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The Sexual Violence and Impunity in South Asia research project (coordinated by Zubaan and supported by the International Development Research Centre) brings together, for the first time in the region, a vast body of knowledge on this important – yet silenced – subject. Six country volumes (one each on Bangladesh, Nepal, Pakistan, Sri Lanka, and two on India) comprising over fifty research papers and two book-length studies detail the histories of sexual violence and look at the systemic, institutional, societal, individual and community structures that work together to perpetuate impunity for perpetrators.

Disputed Legacies focuses on Pakistan, examining law, pedagogy, medical practice and the situations that arise when ‘secular’ law comes into conflict with traditional practice and belief. The contributors to this volume trace the often-troubled interaction between the state and its women citizens and examine the structures and social systems that enable impunity for perpetrators of sexual violence to gain strength.

CONTRIBUTORS: Sahar Zareen Bandial | Nazish Brohi | Iftikhar Firdous | Huma Qurban Fouladi | Neelam Hussain | Hooria Hayat Khan | Zainab Zeeshan Malik | Noreen Naseer | Zahaid Rehman | Fahmida Riaz | Rubina Saigol | Zahra Shah | Sarah Zaman | Afiya Shehrbano Zia | Maliha Zia

Rs. 850 Rs. 595
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In this new collection by well- known author Nighat Gandhi, the private worlds of women open themselves up to the reader. Inside their homes are women trapped in a state of continuous limbo, waiting for change; young girls struggling for the ‘purity’ that religion demands of them; new mothers who wonder at the absence of desire. Outside, the seasons change, trees shed their leaves, the sky becomes overcast, sounds float in to them and they wonder about the meaning of life. Each of the stories bring questions for the reader, their nuanced telling and their unsparing truthfulness leave readers with a sense of discomfort as they confront their own demons. Love, longing, loss, aging, survival, hope and self-invention—in other words, life— are what these stories are about.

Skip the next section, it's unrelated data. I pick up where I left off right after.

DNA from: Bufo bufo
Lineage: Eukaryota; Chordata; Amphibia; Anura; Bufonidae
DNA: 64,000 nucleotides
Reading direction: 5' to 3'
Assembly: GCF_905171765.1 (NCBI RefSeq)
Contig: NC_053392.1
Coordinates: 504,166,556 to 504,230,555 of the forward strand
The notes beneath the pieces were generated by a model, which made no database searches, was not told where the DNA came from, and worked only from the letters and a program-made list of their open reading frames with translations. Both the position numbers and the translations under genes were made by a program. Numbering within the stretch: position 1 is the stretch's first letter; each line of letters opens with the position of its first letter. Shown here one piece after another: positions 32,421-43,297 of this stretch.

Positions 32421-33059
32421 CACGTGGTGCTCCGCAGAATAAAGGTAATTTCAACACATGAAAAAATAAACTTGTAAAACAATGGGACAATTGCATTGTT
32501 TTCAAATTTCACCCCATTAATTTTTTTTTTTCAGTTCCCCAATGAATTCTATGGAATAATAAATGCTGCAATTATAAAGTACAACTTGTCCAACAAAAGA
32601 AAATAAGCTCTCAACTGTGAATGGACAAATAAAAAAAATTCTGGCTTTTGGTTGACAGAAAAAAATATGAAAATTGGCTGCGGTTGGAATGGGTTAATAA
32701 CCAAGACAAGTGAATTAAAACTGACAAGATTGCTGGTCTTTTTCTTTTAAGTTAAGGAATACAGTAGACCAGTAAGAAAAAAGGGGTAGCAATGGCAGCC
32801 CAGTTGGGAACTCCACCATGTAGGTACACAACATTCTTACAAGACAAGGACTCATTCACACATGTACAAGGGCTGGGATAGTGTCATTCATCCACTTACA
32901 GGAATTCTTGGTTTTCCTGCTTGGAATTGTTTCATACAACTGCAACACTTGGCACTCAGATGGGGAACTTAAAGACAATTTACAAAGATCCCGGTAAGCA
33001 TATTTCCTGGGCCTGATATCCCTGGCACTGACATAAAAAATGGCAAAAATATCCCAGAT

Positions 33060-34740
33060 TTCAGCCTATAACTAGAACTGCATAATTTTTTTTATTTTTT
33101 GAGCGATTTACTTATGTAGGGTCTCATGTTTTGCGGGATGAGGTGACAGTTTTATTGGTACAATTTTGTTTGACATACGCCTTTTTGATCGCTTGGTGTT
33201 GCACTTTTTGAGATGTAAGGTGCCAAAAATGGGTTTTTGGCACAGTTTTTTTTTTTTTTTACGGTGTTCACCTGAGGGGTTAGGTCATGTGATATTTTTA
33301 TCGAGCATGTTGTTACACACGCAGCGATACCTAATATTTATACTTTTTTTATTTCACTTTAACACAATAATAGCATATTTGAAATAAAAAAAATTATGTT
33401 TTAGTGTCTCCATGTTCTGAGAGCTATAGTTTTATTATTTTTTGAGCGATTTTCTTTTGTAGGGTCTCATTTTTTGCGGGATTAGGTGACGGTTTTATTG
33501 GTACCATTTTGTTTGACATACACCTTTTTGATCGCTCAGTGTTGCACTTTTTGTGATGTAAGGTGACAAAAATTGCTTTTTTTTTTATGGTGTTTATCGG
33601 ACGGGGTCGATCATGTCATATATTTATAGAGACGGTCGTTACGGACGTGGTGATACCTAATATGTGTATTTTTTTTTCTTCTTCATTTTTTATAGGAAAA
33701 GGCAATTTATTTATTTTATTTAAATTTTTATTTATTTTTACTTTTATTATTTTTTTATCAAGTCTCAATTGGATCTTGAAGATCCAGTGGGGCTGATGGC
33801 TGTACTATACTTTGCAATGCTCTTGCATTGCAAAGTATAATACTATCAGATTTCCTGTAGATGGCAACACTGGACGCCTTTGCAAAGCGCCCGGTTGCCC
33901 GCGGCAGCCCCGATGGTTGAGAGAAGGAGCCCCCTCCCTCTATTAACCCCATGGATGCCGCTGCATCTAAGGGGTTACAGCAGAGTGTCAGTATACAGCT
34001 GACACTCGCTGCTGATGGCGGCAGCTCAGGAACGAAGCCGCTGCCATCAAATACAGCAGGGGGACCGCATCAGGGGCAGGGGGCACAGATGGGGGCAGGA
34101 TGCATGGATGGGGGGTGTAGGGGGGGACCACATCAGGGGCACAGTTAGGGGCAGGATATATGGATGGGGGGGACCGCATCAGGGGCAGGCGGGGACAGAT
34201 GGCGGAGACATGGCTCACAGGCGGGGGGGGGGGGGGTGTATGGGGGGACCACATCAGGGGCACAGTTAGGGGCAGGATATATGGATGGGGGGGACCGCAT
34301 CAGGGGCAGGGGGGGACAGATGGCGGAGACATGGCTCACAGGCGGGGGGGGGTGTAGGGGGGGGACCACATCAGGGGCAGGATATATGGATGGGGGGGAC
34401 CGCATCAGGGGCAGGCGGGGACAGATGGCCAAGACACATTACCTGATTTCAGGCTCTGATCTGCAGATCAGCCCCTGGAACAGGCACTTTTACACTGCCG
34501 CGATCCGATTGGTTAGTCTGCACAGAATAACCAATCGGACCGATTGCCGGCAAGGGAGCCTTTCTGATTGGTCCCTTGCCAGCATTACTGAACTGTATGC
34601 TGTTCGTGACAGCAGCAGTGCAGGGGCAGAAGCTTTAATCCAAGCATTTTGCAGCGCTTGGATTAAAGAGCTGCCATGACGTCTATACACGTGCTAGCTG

“A clear-eyed view of life’s innate contradictions”
—Mita Ghose, The Hindu

“Allahabad may just have found her Chekov”
— Irwin Allan Sealy

“Touches of poetry”
— Anjana Basu, Outlook


NIGHAT GANDHI is a mental health counsellor, a mother, a South Asian, queer-feminist, Vipassana meditator, and a student of Taṣawwuf (Sufism). She wrote many of these stories armed with cups of Leo coffee, riddled with self-doubt, and bothered by back pain as a result of spending hours hunched over her laptop, in the comforting company of her two dearest companions, Dodi and Heidu, who snoozed on the floor and kept sleepful watch over her. Waiting is her fourth book.

Rs. 425 Rs. 300
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YZ Category Image - Young Readers

Everyone thinks they know who I am.

Do you think that too?

Or are you ready to listen to what happened, hidden inside these pages?

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This terrific book gently introduces ideas of identity and selfhood through textured typography and rich, striking colours.

Rs. 225 Rs. 195

‘It took my mother, Khonuo, exactly forty-five years before she could bring herself to talk about the war.’

These powerful words introduce the reader to Easterine Kire’s stunning new novel, A Respectable Woman. In Nagaland, the decisive Battle of Kohima has been fought and won by the Allies, and people in and around Kohima are trying hard to come to terms with the devastation, the loss of home and property, and the deaths of their loved ones. Forty years after the event, Khonuo recreates this moment, stitching together her memories, bit by painful bit, for her young daughter.

As memory passes from mother to daughter, the narrative glides seamlessly into the present, a moment in which Nagaland, much transformed, confronts different realities and challenges. Using storytelling traditions so typical of her region, Kire leads the reader gently into a world where history and memory meld — where, through this blurring, a young woman comes to understand the legacy of her parents and her land.


“Kire delicately mixes live traditions with new standards.”
— Luis A. Gomez, National Herald

“Hauntingly beautiful and lyrical, Easterine Kire's prose is... [an] example of her effortless hold over words and stories.”
— Swati Daftuar, The Hindu

“… one of the most prominent literary voices of the Northeast.”
— Maitreyee Boruah, The Telegraph


EASTERINE KIRE is a writer, poet and translator. She is Nagaland’s first novelist in the English language. Her book, When the River Sleeps (Zubaan, 2014), won the 2015 Hindu Prize for Fiction. She is also the author of A Naga Village Remembered (2003), A Terrible Matriarchy (Zubaan, 2007), Mari (2010), Life on Hold (2011), Bitter Wormwood (Zubaan, 2011), the Sahitya Akademi-honoured Son of the Thundercloud (2016), Don’t Run, My Love (2017), and The Rain-Maiden and the Bear-Man (forthcoming 2019). She lives in Norway.

Rs. 495
New!

The Sexual Violence and Impunity in South Asia research project (coordinated by Zubaan and supported by the International Development Research Centre) brings together, for the first time in the region, a vast body of knowledge on this important – yet silenced – subject. Six country volumes (one each on Bangladesh, Nepal, Pakistan, Sri Lanka, and two on India) comprising over fifty research papers and two book-length studies detail the histories of sexual violence and look at the systemic, institutional, societal, individual and community structures that work together to perpetuate impunity for perpetrators.